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Role of hexose-sugar-induced post-translational modifications in contractile myofilament dysregulation

K.M. Mellor, Department of Physiology, University of Auckland, Auckland 1023, New Zealand.

Diabetes is associated with increased risk of heart failure, but the cellular mechanisms of cardiomyocyte vulnerability in the diabetic heart are not well understood. Glucose handling defects are evident and metabolic derangement is linked with functional disturbance. Our in vivo and in vitro investigations suggest that intracellular proteins involved in cardiomyocyte contractile function are susceptible to irreversible glycation post-translational modification. Using mass spectroscopy techniques, we have demonstrated that human and rodent cardiac troponin complex proteins and the cardiac actin filament are modified by advanced glycation end-products in vivo. Our in vitro studies provide new evidence that fructose sugar also modifies cardiac troponin-C, by Schiff-base attachment to lysine and oxidation of methionine residues. In addition to glucose-related cardiomyocyte damage, fructose sugar may also play a role in cardiomyocyte pathology in diabetes.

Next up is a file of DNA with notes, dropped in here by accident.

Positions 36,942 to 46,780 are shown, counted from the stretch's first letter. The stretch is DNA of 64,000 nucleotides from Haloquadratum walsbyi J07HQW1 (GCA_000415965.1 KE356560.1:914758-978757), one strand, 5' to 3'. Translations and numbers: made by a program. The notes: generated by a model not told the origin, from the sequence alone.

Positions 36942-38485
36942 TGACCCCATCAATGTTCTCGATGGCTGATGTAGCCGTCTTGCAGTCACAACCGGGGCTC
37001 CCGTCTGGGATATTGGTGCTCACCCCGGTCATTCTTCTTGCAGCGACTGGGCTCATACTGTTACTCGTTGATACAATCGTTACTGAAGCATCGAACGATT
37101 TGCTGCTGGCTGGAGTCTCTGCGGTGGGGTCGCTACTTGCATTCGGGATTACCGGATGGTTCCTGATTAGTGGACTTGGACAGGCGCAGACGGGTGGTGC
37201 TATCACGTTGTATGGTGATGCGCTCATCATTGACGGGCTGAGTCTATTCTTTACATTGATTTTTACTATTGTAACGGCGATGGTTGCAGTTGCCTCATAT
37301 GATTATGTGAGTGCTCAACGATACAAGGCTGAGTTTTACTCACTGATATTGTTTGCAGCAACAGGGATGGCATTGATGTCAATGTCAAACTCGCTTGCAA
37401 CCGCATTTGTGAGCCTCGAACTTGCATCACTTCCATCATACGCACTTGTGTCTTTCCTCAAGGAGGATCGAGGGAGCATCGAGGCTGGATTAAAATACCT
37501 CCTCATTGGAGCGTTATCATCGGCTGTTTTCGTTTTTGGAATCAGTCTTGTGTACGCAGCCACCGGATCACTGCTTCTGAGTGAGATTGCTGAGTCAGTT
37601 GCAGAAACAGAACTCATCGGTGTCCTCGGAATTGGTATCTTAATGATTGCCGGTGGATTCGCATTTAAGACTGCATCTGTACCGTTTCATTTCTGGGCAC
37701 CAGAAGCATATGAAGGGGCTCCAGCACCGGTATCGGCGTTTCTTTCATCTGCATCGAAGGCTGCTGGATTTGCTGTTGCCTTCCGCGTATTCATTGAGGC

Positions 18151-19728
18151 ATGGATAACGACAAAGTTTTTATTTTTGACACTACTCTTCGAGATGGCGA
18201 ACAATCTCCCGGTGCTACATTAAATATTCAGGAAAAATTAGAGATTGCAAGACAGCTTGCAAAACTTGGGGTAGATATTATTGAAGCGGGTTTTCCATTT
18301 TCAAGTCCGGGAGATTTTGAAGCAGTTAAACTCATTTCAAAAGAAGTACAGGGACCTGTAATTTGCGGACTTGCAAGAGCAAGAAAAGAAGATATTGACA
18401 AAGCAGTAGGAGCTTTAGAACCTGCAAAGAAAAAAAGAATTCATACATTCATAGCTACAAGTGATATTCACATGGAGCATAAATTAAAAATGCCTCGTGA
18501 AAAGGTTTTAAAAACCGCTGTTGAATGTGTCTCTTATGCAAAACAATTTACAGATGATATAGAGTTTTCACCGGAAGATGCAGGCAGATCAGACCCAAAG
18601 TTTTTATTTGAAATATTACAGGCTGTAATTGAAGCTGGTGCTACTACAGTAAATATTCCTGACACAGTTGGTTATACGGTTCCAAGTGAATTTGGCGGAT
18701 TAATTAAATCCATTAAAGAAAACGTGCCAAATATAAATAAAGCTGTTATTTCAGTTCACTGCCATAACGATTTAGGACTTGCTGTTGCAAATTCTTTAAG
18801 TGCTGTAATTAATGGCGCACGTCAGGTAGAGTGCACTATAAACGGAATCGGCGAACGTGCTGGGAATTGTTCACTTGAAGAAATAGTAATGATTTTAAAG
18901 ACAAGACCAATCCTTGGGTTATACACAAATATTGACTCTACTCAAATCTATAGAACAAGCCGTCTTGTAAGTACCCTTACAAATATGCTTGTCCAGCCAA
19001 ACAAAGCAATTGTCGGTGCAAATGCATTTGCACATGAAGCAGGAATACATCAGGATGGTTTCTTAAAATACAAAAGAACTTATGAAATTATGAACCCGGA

Plasma and cardiac fructose levels are elevated in diabetic patients and evidence suggests that some unique properties of fructose (vs glucose) have specific cardiomyocyte consequences. We have previously demonstrated that cardiomyocytes have the capacity to transport and utilize fructose, and recent studies have provided new evidence that cardiomyocytes express all of the necessary proteins for fructose metabolism. When dietary fructose intake is elevated and myocardial glucose uptake compromised by insulin resistance, increased cardiomyocyte fructose flux represents a hazard involving unregulated glycolysis and oxidative stress. We have shown that fructose has an acute influence on cardiomyocyte excitation-contraction coupling and can provide metabolic fuel to facilitate contraction in a glucose-deplete setting. In a chronic setting of excess dietary fructose, disturbances in key cardiomyocyte Ca2+ handling processes are evident, associated with oxidative stress and activation of cell death pathways. The high reactivity of fructose supports the contention that fructose accelerates subcellular hexose sugar-related protein modifications, such as O-GlcNAcylation and advanced glycation end-product formation. These studies aim to elucidate the contribution of fructose and glucose to cardiomyocyte functional disturbance in diabetes to identify new targets for treatment of diabetic cardiomyopathy.